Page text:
Freelancers in most cases rely on any commitment that you make with them. If entered into a contract promising to pay them $1000 a month for 6 months and all of a sudden you couldn't commit to this and YOU KNEW! You're really really bad.

Now listen carefully, I mentioned if you knew. I am not talking about things unexpectedly taking a turn for the worse and the event could not have been predicted. I am talking about knowing clearly you can't afford the person but because you do desperately want to work with this one particular person, you just enter a contract and do not consider the consequences. I know of people who have hired freelancers because they wanted to work with these particular people knowing very well it was not within their budget to keep with their fees. They hoped that the freelancer would simply ignore the fact that they have not been paid or they have not been paid what was agreed.

If you find a freelancer that you like, respect the fact that they have set their price accordingly. The same way you have set your price to charge what you know you are worth. How would you feel if the tables were turned?

If possible, negotiate a price. Some freelancers are open to this and some aren't. You might be surprised if you just take the time to ask. Be comfortable with your budget and stick to it if you know you can't afford anything more.


For a longlasting reciprocal relationship. You need to have an open relationship and promote your freelancer do the same. You want to be comfortable with each other and if you work together well, your partnership will only help your business grow.

I had an assistant for my skincare company and she felt comfortable enough to tell if she felt a choice I made was detrimental to my goal. Not only that but she was able to make recommendations to me and with her recommendations, I was able to do things that I hadn't even thought of.

From day 1, I had told her;

‘I want this to be a relationship where you are able to use your expertise to the max. I hired you for your skill set so if you feel I have made a decision that is not ideal, I want you to be comfortable enough to tell me and use your skill set to strengthen my plan”.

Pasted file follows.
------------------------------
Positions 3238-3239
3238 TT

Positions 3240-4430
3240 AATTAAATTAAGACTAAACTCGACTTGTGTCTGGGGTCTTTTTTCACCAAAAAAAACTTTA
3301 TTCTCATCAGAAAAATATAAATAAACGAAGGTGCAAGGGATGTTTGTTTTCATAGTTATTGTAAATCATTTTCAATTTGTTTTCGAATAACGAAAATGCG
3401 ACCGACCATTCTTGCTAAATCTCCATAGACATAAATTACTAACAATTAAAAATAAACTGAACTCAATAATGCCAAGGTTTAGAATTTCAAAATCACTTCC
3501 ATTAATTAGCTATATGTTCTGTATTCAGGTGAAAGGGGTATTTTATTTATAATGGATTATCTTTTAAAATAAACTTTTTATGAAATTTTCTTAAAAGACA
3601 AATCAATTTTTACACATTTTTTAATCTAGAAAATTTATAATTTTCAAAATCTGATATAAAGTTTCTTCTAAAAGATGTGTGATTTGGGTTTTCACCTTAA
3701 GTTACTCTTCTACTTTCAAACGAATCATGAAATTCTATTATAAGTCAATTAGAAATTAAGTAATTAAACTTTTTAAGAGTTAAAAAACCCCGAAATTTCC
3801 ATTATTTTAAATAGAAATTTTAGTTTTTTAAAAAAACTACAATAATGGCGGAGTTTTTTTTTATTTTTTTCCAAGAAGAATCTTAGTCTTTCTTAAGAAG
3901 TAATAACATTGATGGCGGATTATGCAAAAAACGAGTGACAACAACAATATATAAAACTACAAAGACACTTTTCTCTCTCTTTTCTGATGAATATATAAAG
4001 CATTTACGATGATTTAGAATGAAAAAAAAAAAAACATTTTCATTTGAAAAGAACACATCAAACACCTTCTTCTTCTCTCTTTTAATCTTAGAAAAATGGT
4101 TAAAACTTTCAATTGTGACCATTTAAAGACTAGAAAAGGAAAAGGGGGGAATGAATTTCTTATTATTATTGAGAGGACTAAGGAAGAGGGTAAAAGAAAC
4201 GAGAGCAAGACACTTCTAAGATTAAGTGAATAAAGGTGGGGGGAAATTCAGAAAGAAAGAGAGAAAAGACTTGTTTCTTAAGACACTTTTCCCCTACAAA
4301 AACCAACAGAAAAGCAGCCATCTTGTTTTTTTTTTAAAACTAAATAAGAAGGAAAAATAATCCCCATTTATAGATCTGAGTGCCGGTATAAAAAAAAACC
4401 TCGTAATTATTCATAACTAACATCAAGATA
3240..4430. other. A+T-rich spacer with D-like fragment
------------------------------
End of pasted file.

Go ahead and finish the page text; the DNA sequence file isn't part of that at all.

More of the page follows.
And that she did, with positive results.

What you don't want your freelancer to do is carry out an instruction that they know is not doing you any good. If they tell you their opinions but you choose to ignore them, fair enough but also remember, you hired your freelancer for a reason.


Oh god, I made this mistake several times and I am ashamed to admit it was several times. I hired people because it was nice to have a nice chat with them and we grew up in the same neighbourhood or we shared some other silly sentimental thing. They were lovely people but, the work was not always up to scratch. Because I liked them, I accepted their mediocre job and I was left having to hire someone else. Expensive mistake!

When you enter into a contract with a freelancer, the contract more or less states that you are hiring them to do a job in exchange for money, you want to get what you pay for, right? So leave emotions outside the door and hire a freelancer solely on their ability to do the job you require them to do. No one is saying hire someone when you don't like them, but what I am saying is skill set should come before how they make you feel inside.

You are recruiting the said individual to help enhance your business, you are not buying a friendship. Sometimes this may mean hiring someone who may not necessarily see everything eye to eye with you but someone who is going to use their expertise to do the job you expect them to do if not better.

I've shared with you the things I have personally experienced when dealing with freelancers. I would love to hear what you've been through when working with freelancers.

 Can I add one more piece of advice? Draft up a confidentiality agreement